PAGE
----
Benjamin Franklin Johnson in Nauvoo: Friend, Confidant, and Defender of the Prophet | BYU Studies

Benjamin Franklin Johnson in Nauvoo: Friend, Confidant, and Defender of the Prophet

Benjamin Franklin Johnson in Nauvoo: Friend, Confidant, and Defender of the Prophet
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Benjamin Franklin Johnson in Nauvoo: Friend, Confidant, and Defender of the Prophet

E. Dale LeBaron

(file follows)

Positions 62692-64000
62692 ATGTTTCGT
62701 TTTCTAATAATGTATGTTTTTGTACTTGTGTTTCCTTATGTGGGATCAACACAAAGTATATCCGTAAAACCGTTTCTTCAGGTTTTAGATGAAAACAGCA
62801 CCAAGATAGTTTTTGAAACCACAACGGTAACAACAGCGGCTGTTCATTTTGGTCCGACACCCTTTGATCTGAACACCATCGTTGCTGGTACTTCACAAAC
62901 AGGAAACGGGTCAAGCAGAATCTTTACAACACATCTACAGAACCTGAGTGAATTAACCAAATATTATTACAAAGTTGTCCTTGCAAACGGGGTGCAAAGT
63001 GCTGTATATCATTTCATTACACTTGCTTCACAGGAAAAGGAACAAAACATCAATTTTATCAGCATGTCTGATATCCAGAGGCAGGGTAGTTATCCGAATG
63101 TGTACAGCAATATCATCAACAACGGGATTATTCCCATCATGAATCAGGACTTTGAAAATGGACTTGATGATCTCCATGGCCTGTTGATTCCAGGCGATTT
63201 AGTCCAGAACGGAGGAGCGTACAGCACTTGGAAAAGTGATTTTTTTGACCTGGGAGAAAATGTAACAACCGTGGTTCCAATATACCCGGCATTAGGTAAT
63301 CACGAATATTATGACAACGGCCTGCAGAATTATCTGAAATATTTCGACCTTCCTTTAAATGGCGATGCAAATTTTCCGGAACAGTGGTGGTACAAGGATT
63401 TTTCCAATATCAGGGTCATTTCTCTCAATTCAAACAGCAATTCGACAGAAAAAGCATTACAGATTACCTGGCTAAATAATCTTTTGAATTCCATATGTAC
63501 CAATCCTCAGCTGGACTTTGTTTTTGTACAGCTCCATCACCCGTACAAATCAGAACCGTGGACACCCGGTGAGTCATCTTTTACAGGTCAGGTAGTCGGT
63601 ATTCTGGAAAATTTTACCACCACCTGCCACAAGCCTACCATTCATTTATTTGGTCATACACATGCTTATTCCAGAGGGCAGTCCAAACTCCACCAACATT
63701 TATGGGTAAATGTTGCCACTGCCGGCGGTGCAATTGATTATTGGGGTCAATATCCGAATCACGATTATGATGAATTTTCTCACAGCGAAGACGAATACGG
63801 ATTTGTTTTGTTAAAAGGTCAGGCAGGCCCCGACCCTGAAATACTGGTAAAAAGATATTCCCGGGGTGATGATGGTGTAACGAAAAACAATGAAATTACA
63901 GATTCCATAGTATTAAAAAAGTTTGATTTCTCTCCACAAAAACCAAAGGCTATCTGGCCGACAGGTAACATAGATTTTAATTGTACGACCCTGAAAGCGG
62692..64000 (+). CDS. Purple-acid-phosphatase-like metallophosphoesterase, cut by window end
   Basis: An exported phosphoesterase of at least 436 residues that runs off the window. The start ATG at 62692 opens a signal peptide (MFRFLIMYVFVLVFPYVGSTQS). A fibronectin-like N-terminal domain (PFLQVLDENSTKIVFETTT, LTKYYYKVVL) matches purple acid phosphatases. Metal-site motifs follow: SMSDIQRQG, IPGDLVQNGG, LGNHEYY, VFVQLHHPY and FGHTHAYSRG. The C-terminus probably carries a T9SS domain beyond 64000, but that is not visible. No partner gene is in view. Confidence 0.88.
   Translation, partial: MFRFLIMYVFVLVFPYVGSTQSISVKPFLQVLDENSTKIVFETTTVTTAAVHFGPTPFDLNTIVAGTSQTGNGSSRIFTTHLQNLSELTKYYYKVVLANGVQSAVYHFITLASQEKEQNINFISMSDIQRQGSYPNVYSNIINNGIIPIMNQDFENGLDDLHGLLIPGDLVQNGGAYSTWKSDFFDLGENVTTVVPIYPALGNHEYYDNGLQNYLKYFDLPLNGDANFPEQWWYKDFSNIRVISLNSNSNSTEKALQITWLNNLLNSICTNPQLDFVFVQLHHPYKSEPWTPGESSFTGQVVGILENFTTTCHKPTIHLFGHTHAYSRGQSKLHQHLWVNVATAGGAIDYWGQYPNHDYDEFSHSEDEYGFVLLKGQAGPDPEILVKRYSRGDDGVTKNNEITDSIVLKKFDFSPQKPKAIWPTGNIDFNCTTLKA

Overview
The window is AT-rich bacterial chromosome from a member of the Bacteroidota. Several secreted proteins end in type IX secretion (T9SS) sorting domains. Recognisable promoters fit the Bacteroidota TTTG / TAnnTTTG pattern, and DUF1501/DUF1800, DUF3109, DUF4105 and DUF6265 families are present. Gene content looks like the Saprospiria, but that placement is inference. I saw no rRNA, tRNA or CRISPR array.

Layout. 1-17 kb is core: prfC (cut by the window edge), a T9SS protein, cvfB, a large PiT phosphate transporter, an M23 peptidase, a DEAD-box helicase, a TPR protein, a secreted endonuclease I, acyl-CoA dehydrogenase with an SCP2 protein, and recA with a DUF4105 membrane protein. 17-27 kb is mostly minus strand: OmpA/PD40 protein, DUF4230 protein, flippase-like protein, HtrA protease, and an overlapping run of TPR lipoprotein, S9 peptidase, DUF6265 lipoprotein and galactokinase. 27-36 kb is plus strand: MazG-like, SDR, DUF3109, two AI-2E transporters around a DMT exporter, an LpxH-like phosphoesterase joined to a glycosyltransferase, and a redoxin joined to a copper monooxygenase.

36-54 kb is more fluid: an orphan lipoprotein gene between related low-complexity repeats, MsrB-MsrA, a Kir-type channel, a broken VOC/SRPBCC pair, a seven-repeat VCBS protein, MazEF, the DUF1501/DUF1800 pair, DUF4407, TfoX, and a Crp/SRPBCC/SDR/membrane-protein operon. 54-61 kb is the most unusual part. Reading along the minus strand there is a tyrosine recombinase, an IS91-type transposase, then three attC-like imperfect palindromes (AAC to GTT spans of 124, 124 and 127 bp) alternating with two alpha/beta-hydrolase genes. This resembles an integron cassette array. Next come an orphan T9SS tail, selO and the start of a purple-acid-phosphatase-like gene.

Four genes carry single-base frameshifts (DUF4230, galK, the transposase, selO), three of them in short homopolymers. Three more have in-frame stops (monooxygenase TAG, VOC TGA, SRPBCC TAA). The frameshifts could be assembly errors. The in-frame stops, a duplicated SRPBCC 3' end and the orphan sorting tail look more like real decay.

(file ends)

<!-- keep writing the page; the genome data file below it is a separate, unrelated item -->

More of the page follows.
Benjamin Franklin Johnson, the tenth of sixteen children of Ezekiel and Julia Hills Johnson, was born on July 28, 1818, at Pomfret, Chataqua County, in New York's western tip. The Johnson family was God-fearing due to the deep faith of their mother. Even as a young boy, Benjamin had faith in God and realized the necessity of prayer. He learned to read and write from studying the Bible at Presbyterian meetings. As an eleven-year-old boy, in 1829, Benjamin read in the Pomfret newspaper about "some young man professing to have seen an angel, who had shown and delivered to him golden plates . . . from which he had translated a new Bible. . . . [Benjamin] could hardly refrain from wishing or hoping it might be so." Benjamin first learned of the Church about the time of its organization in 1830 and, after studying its teachings, accepted the gospel the following year.